Tuesday, October 7, 2008
It’s almost been a year since last year’s Halifax Pop Explosion, which means it’s almost been a year since I stumbled on a terrific band from New Brunswick. At the time, we talked about how The Olympic Symphonium covered up their country and folk influences with surprisingly addictive grooves, and even though I meant to track down their last, OOP record, I never did.
Over the last year, they’ve put out some tracks on the Forward Music sampler, and been a part of the Great Canadian Mixtape, but as is the case with most Maritime acts, people don't seem to have heard about the band (a quick glance at the usual suspects proves that). It’s sad, because as long as that 12-hour drive to Montreal is , it seems even longer when it works like a one-way street. We wait on baited breath for National acts to head our way, but for Maritime acts, making a name on the other side of the St. Lawrence is as daunting a task now as it was for Samuel de Champlain.
Hopefully though, people will start paying attention to The Symphonium. The record – and the band really - is tailor made for CBC airplay and a prefect representation of what the East has to offer. The songs are heavy in the autumn colors you’d expect, but the band slinks into the icy darkness of the colder winters we suffer through out here and the songs start speaking for the smaller towns that make up most of our population.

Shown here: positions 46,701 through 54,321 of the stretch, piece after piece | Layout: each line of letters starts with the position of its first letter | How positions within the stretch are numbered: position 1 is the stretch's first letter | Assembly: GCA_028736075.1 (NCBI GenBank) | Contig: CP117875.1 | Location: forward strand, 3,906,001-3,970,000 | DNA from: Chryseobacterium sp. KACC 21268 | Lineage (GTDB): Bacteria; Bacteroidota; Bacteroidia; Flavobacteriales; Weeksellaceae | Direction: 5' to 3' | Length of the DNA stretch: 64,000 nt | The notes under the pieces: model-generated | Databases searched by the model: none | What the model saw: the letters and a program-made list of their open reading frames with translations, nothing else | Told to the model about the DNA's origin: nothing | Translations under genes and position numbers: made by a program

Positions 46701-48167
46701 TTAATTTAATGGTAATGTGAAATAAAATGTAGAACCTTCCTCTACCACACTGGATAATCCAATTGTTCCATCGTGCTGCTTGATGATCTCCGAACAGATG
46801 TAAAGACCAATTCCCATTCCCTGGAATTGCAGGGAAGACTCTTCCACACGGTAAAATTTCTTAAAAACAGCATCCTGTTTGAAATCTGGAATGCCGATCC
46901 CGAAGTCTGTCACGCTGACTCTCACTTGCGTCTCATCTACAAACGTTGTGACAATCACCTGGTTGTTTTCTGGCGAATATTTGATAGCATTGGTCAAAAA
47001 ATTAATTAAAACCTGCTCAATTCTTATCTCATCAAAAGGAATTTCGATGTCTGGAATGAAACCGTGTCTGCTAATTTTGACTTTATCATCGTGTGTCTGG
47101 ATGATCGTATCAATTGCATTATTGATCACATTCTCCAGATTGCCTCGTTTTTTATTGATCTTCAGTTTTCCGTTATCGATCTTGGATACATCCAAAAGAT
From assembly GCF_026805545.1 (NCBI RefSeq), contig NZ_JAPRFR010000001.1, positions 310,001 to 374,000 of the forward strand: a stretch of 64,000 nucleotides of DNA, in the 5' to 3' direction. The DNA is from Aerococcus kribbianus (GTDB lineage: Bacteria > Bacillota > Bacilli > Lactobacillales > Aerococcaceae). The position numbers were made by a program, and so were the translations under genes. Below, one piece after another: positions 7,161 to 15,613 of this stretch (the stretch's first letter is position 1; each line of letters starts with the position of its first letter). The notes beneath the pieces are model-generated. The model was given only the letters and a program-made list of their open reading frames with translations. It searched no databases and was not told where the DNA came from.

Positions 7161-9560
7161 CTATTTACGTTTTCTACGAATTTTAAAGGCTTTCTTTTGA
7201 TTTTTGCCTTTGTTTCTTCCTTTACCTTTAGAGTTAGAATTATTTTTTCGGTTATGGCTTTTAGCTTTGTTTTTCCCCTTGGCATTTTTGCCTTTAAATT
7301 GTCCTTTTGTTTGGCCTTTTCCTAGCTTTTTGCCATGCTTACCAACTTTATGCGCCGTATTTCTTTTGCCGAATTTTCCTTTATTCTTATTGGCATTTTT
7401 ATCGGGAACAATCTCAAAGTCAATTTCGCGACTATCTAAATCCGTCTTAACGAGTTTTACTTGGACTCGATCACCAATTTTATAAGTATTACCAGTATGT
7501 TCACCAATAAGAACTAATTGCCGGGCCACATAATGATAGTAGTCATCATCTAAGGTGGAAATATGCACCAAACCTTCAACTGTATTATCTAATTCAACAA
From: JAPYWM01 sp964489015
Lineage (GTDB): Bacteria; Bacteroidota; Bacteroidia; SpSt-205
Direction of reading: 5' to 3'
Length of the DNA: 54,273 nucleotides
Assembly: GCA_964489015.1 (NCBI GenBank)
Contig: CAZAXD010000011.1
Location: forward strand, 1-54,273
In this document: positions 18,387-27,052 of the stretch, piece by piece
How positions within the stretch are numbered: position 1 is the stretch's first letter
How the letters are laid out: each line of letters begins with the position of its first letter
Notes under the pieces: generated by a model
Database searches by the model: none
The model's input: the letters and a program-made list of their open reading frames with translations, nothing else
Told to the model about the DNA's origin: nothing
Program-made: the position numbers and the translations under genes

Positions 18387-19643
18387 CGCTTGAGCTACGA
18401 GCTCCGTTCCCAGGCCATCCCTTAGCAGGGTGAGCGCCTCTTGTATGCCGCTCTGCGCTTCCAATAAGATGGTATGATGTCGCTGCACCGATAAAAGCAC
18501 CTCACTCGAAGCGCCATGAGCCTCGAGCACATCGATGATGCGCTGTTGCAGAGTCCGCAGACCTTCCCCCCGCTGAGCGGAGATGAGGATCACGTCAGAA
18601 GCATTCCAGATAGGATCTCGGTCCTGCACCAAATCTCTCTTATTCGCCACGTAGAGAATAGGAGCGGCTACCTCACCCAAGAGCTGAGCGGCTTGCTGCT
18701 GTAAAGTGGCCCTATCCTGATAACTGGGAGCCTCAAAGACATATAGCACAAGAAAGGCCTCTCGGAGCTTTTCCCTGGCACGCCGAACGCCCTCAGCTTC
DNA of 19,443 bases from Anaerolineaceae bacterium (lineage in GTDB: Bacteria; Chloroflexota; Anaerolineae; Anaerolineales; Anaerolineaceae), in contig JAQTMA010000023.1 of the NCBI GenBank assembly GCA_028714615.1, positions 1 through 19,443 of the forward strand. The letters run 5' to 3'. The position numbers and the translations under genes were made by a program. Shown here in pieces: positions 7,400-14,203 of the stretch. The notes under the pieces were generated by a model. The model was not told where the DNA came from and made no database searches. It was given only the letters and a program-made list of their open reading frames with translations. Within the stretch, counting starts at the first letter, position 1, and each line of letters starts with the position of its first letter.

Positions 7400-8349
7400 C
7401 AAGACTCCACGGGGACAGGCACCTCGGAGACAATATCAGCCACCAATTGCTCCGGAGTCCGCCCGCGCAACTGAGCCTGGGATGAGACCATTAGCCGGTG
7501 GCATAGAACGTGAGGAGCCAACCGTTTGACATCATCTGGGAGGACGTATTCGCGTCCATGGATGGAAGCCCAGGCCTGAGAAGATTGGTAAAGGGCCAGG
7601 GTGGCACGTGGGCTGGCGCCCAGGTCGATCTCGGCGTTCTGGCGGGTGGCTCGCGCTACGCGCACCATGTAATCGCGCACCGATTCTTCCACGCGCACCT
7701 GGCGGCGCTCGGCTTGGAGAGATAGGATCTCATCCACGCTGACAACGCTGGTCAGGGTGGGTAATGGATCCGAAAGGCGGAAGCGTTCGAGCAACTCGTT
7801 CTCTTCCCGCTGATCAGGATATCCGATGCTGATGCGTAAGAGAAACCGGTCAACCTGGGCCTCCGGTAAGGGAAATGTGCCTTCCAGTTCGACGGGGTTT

The three talented musicians (Nick Cobham, Kyle Cunjak and Graeme Walker) share the spotlight equally, and as a result the diverse songs hit home with almost any audience. Whether it’s a beautiful piano ballad (You Win Some, You Loose Some), a poppy folk number (the banjo/acoustic driven Intentions Alone), a country tinged duet (the remarkable Blood From A Stone) or a bolder anthem like Through the Day, the trio seems comfortable in almost any style. A perfect example is how the slow, picked notes of The Note are filled out nicely by the eerie, atmospheric pedal steel that meanders around the openness of the track and soaring strings, but still don’t seem out of place when compared to the almost jammy Travellin’ Man.
They also benefit from the support of some talented friends. The backing vocals of songstresses like Jenn Grant and personal fav Catherine MacLellan really give the record a gentle touch at just the right moments. The darkness of Side by Side transports you to the bottom of a bottle, leaving you to figure out when things started to fall apart, but the lovely female harmonies are like a light at the end of the tunnel; a little sign that you will get through the hurt.
The record is amazingly digestible. Songs flow into each other nicely and the band waits until you are settled into the song before making changes and it’s becomes harder and harder to turn the damn record off. As the play counts start rising, textures and nuances start appearing and you really start to appreciate the depth of the songs. I’ve been listening to More In Sorrow Than In Anger for about a month now, and every time I think I have picked up everything it has to offer, something new grabs my ear. With the amount of artists and songs that you delete after a listen or two, I think that speaks more volume than anything else I could say.